“GIMME YAH BAG!!” “NO!!” “GRRRRR!!!”
An enormous tug of war ensues between me and a giant Masai warrior. There is a very large spear in his hand. He is dressed in traditional garb and his coal black skin stands in strong contrast with the red of his shuka. I’m not intimidated. This is my dive equipment. Nothing will separate me from it. Crime is rife here and the equipment is expensive. He’s fighting to carry my bag to the plane for loading in the hopes of getting a few bucks for his service. Everything at this airport happens manually. We have been warned not to hand over our bags unless it was to actual airport officials, as things often get stolen or loaded with unsavory trafficking materials in this part of the world.
We’re at the Dar Es Salaam airport in Tanzania on our way back home to Botswana after diving, sailing and eating amazing food on the island of Zanzibar off the east coast of Tanzania. Before getting to Dar Es Salaam from the resort in Zanzibar, we had to catch a ferry from the island to the main land. To get to the ferry, we had to catch an African mini van taxi from the resort to the ferry. This proved to be an interesting experience. An African mini van taxi has character brought to it by the people that squash into it like sardines in a can. The smell is not much better than the sardine can either. People, luggage and live chickens share the seats and roof. As we pull away from the hotel there is a hard thump on the side of the van. A guy on a bicycle – more than likely drunk on strong African home brew – lost his way and cycled into the taxi, HARD. He connects with the earth with a loud OEMMMPPHHH! Some yelling ensues, but he’s ok and we’re on our way. After a long journey, we’re finally at the airport and we hope our luggage has made it to the plane. We have to take a seat and wait for hours to get out of the country. It is uncomfortable seating, no air conditioning, humid tropical heat and a very unsavory smell coming from every corner of the airport. As is typical of the culture in this area, the toilets are holes in the ground and it is a brutal experience. We look around. There are buckets standing everywhere and there is liquid dripping out of the ceilings everywhere you look. Turns out a sewer pipe had sprung a leak. Africa is not for the faint of heart.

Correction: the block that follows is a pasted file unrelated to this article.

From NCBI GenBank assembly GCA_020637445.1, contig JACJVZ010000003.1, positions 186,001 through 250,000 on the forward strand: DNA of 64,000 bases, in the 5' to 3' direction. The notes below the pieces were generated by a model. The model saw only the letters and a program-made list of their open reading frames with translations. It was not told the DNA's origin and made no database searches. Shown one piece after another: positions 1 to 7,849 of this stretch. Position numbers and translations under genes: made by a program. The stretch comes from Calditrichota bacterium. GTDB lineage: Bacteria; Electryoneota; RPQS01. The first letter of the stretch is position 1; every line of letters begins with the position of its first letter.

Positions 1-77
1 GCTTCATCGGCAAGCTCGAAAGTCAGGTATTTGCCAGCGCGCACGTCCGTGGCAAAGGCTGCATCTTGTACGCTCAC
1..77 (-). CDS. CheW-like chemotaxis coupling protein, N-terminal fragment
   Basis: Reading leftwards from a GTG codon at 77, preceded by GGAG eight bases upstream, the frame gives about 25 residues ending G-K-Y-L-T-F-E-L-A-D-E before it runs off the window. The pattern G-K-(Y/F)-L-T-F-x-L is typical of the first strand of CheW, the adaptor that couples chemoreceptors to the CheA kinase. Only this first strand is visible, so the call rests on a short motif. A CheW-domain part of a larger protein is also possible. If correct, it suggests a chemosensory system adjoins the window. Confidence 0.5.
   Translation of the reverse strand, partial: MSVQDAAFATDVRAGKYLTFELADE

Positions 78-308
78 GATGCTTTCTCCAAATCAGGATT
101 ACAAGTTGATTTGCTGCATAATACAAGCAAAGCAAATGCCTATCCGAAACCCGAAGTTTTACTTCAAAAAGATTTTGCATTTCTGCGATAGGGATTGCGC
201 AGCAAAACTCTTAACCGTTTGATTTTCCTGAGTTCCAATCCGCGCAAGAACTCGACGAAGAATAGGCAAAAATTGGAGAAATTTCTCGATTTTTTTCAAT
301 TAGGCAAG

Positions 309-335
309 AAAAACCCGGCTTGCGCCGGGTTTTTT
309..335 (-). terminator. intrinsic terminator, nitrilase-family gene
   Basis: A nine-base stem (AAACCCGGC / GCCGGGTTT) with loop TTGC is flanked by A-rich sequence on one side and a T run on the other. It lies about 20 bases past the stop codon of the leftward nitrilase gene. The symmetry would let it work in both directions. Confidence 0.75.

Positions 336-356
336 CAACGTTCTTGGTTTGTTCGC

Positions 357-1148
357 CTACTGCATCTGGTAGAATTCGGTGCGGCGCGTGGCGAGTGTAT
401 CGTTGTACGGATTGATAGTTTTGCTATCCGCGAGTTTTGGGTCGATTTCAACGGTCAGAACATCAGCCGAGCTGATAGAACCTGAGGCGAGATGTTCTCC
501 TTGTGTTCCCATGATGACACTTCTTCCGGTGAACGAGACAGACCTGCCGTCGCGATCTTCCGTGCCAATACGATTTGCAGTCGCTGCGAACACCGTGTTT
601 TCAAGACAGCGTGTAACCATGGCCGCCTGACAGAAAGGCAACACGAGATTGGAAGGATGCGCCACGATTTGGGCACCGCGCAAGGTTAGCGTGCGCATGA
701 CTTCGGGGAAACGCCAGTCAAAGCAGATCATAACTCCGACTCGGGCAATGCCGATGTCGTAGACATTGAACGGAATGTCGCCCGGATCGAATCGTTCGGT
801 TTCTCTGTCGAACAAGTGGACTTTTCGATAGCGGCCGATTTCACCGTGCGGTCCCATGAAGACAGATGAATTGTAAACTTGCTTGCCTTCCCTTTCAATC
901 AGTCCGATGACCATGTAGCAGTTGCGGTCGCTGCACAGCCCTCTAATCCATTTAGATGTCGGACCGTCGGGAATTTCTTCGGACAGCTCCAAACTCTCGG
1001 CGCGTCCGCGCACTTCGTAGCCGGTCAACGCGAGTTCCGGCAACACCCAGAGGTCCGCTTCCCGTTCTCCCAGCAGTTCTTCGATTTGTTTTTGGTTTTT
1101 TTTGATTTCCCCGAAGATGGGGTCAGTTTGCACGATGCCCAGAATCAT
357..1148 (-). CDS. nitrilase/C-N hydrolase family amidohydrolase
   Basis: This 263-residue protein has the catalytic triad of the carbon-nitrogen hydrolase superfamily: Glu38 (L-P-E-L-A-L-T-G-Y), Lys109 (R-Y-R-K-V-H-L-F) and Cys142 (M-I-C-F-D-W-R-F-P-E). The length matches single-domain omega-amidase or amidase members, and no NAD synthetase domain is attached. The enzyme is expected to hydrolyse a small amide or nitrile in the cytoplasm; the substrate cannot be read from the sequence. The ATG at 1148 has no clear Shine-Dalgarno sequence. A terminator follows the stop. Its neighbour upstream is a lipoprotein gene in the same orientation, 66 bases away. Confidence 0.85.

A few months earlier, I had set a goal to climb Mount Kilimanjaro. My husband told me I’m on my own. Now I had come to Zanzibar via Dar Es Salaam and came to the realization that I would not want to make this journey on my own. My dream literally disappeared down the toilet. Oh well. There are other dreams to pursue.
Mombassa, Kenya: “Get your arm back into the car and wind up the window, FAST!!” We’re in yet another African mini van taxi taking us from the airport to our resort on Leopard Beach on the east coast of the country. It is a long ride and there is no air conditioning. The smell of stale, old sweat once again assaults the senses. We had the window open in the hopes that the polluted air in the congested traffic of Nairobi will be a better option than what we’re facing right this minute. Apparently not a good idea. Crime in Kenya is violent and ugly. They chop off arms for watches and rings and shoot you for a cell phone. Being from South Africa, we’re quite used to this behavior, but here in Kenya there has been war. The city is ravaged and the people are poor and angry and it shows on all the sooty faces outside of the van. I don’t feel comfortable.
The resort is beautiful, the beach is beautiful, the ocean is beautiful. The local beer is cold and delicious. The food is world class. We go for a walk on the beach. Suddenly there is a man with a gun by our side. “Not safe to walk here. You need a guard.” He’s in uniform, but I don’t feel comfortable. We turn back to the resort. Lazing by the pool for the rest of the time seems like a good idea.
Our room is gorgeous, air conditioned and in beautiful tropical gardens, but I have trouble sleeping. After 3 days the insomnia is bad enough that I risk going to an African hospital for sleeping pills. I must be desperate and I’m seriously starting to miss our peaceful home in Botswana.
We’re at another hole of an airport and I have issues getting OUT of the country. My passport had expired. I had applied in good enough time for a new one, but it being Africa, it still had not arrived in time for our trip six months later, so the South African embassy in Gaborone, Botswana assured me the temporary passport they issued me for Kenya will be sufficient. Turns out not to be the case. Stan gets through immigration and waits for me on the other side. The official won’t let me through. He starts shouting at me. Stan has turned whiter than a sheet. I let the man shout until he is finished. There is a photo of a woman and children behind the glass on his desk. Out of desperation, I point: “Beautiful family.” He grins. “Madam, don’t return to Kenya.” He stamps my passport and I’m out.
Both the resorts we stayed at, the food, the diving, the ocean, the east African art all made up for the mishaps. Our trips were memorable, the countries were of incredible beauty and the culture was different, albeit harsh. It is not a place I will return to, but I do like to re-visit the flavors every now and again in the safety of my own kitchen.
For a Kenyan and Zanzibari sample recipe from my book, please visit the Recipe section of this blog and for more on the inspiration behind the food, see the Foreign Lands section